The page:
|8.||Canon 200D||optical||n||3.0 / 1040||swivel||Y||1/4000s||5.0||Y||n|
|9.||Canon M5||2360||n||3.2 / 1620||tilting||Y||1/4000s||9.0||Y||n|
|10.||Canon 750D||optical||n||3.0 / 1040||swivel||Y||1/4000s||5.0||Y||n|
|11.||Canon 760D||optical||Y||3.0 / 1040||swivel||Y||1/4000s||5.0||Y||n|
|12.||Pentax KP||optical||n||3.0 / 921||tilting||n||1/6000s||7.0||Y||Y|
|13.||Pentax K-S2||optical||n||3.0 / 921||swivel||n||1/6000s||5.4||Y||Y|
|14.||Pentax K-3 II||optical||Y||3.2 / 1037||fixed||n||1/8000s||8.3||n||Y|
|15.||Pentax K-50||optical||n||3.0 / 921||fixed||n||1/6000s||6.0||Y||Y|
|16.||Pentax K-3||optical||Y||3.2 / 1037||fixed||n||1/8000s||8.3||Y||Y|
|17.||Sony NEX-7||2359||n||3.0 / 921||tilting||n||1/4000s||10.0||Y||n|
One differentiating feature between the two cameras concerns the touch sensitivity of the rear screen. The RP has a touchscreen, while the K-70 has a conventional panel. Touch control can be particularly helpful, for example, for setting the focus point.Both cameras have an articulated rear screen that can be turned to be front-facing. This feature will be particularly appreciated by vloggers and photographers who are interested in taking selfies.
The Canon RP and the Pentax K-70 both have an intervalometer built-in. This enables the photographer to capture time lapse sequences, such as flower blooming, a sunset or moon rise, without purchasing an external camera trigger and related software.
Concerning the storage of imaging data, both the RP and the K-70 write their files to SDXC cards. The RP supports UHS-II cards (Ultra High Speed data transfer of up to 312 MB/s), while the K-70 can use UHS-I cards (up to 104 MB/s).
For some imaging applications, the extent to which a camera can communicate with its environment can be an important aspect in the camera decision process. The table below provides an overview of the connectivity of the Canon EOS RP and Pentax K-70 and, in particular, the interfaces the cameras (and selected comparators) provide for accessory control and data transfer.
Mic / Speaker
|1.||Canon RP||Y||stereo / mono||Y||Y||micro||2.0||Y||-||Y|
|2.||Pentax K-70||Y||stereo / mono||Y||-||mini||2.0||Y||-||-|
|3.||Canon 850D||Y||stereo / mono||Y||-||mini||2.0||Y||-||Y|
|4.||Canon 250D||Y||stereo / mono||Y||-||mini||2.0||Y||-||Y|
|5.||Canon 2000D||Y||mono / mono||-||-||mini||2.0||Y||Y||-|
|6.||Canon R||Y||stereo / mono||Y||Y||mini||3.1||Y||-||Y|
|7.||Canon 77D||Y||stereo / mono||Y||-||mini||2.0||Y||Y||Y|
|8.||Canon 200D||Y||stereo / mono||Y||-||mini||2.0||Y||Y||Y|
|9.||Canon M5||Y||stereo / mono||Y||-||mini||2.0||Y||Y||Y|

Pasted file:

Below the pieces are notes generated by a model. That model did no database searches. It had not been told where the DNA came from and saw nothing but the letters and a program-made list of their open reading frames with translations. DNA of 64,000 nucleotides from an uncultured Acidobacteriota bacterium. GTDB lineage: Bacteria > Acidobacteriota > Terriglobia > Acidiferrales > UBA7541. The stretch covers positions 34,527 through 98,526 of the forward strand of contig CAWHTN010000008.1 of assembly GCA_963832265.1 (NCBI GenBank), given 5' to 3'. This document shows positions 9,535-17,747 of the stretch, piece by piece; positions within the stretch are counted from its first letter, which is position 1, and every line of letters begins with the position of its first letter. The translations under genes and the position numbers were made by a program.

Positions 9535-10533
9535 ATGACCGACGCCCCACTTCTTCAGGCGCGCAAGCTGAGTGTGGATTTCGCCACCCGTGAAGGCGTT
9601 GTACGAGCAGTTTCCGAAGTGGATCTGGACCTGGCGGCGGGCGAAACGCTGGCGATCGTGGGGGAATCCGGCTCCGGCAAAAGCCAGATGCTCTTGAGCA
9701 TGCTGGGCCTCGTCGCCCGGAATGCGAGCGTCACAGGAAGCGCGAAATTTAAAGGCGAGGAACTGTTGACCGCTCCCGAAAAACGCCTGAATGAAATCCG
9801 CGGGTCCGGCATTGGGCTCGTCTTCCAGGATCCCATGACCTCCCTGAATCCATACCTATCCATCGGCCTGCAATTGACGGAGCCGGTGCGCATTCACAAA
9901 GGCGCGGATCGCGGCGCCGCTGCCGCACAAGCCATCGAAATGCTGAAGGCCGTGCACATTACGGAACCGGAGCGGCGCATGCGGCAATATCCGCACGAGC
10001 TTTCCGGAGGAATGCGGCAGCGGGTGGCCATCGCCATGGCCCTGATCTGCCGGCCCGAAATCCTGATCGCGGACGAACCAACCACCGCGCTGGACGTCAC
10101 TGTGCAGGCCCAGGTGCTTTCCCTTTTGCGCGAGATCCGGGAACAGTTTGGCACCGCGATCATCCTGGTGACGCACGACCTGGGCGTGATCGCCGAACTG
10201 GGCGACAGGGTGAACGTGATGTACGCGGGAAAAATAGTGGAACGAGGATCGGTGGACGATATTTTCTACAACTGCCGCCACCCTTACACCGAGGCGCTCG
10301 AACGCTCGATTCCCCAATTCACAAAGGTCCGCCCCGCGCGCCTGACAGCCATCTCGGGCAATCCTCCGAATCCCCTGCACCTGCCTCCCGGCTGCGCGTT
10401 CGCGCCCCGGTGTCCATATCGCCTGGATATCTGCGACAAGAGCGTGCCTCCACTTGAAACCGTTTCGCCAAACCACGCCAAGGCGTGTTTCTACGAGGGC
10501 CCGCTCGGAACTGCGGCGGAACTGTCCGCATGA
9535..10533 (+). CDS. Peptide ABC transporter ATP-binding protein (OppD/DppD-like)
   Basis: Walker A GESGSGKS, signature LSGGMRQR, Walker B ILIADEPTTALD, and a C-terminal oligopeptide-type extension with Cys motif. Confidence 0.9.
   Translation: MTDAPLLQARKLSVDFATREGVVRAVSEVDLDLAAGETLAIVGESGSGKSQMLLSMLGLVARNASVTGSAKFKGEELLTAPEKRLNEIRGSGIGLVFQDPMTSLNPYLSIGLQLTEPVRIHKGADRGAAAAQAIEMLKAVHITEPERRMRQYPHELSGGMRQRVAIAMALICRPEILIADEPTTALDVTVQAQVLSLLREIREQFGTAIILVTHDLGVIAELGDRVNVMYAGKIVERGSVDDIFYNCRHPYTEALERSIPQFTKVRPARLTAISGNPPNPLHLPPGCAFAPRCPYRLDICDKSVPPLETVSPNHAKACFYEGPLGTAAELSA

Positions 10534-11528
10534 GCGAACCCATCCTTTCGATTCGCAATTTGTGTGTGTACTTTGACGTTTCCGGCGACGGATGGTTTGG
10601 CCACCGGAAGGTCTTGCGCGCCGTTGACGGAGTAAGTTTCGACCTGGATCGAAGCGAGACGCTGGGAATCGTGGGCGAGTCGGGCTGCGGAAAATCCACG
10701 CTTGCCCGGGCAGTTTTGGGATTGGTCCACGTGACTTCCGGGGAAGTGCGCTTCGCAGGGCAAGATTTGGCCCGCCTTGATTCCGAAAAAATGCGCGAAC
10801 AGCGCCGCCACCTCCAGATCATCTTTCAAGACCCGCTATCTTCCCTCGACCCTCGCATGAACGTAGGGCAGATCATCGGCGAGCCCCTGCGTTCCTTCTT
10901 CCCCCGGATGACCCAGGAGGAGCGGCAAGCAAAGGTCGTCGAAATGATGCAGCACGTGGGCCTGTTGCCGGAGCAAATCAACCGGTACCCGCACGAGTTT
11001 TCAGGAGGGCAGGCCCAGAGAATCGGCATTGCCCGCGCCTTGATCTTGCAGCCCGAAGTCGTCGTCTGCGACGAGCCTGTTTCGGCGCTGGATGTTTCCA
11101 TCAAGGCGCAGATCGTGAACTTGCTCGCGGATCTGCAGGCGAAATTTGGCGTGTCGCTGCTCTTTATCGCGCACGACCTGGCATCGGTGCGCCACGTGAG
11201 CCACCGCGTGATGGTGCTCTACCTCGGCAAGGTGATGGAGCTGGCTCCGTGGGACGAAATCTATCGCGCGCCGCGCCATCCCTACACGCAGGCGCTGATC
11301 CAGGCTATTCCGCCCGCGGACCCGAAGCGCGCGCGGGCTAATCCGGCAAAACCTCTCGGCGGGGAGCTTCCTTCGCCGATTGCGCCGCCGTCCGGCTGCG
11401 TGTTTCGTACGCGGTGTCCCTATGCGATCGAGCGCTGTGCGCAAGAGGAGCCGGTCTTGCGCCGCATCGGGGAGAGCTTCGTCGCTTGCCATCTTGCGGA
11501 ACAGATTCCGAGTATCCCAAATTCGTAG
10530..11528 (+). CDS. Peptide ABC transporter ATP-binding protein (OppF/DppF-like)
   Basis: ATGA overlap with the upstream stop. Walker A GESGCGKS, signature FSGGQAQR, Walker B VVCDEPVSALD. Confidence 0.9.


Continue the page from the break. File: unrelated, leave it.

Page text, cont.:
|10.||Canon 750D||Y||stereo / mono||Y||-||mini||2.0||Y||Y||-|
|11.||Canon 760D||Y||stereo / mono||Y||-||mini||2.0||Y||Y||-|
|12.||Pentax KP||Y||stereo / mono||Y||-||-||2.0||Y||-||-|
|13.||Pentax K-S2||Y||mono / mono||Y||-||micro||2.0||Y||Y||-|
|14.||Pentax K-3 II||Y||mono / mono||Y||Y||mini||3.0||-||-||-|
|15.||Pentax K-50||Y||mono / mono||-||-||micro||2.0||-||-||-|
|16.||Pentax K-3||Y||mono / mono||Y||Y||mini||3.0||-||-||-|
|17.||Sony NEX-7||Y||stereo / mono||Y||-||mini||2.0||-||-||-|
It is notable that the RP has a headphone jack, which is not present on the K-70 This port makes it possible to attach external headphones and monitor the quality of sound during the recording process.
Both the RP and the K-70 are recent models that are part of the current product line-up. The K-70 replaced the earlier Pentax K-50, while the RP does not have a direct predecessor. Further information on the two cameras (e.g. user guides, manuals), as well as related accessories, can be found on the official Canon and Pentax websites.
So what is the bottom line? Is the Canon RP better than the Pentax K-70 or vice versa? Below is a summary of the relative strengths of each of the two contestants.
Arguments in favor of the Canon EOS RP:
- Better moiré control: Has an anti-alias filter to avoid artificial patterns to appear in images.
- Better image quality: Features a larger and more technologically advanced imaging sensor.
- Richer colors: The sensor size advantage translates into images with better, more accurate colors.
- More dynamic range: Larger sensor captures a wider spectrum of light and dark details.
- Better low-light sensitivity: Larger sensor produces good images even in poorly lit environments.
- Better video: Provides higher definition movie capture (4K/30p vs 1080/60i).
- Better sound control: Has a headphone port that enables audio monitoring while recording.
- More framing info: Has an electronic viewfinder that displays shooting data.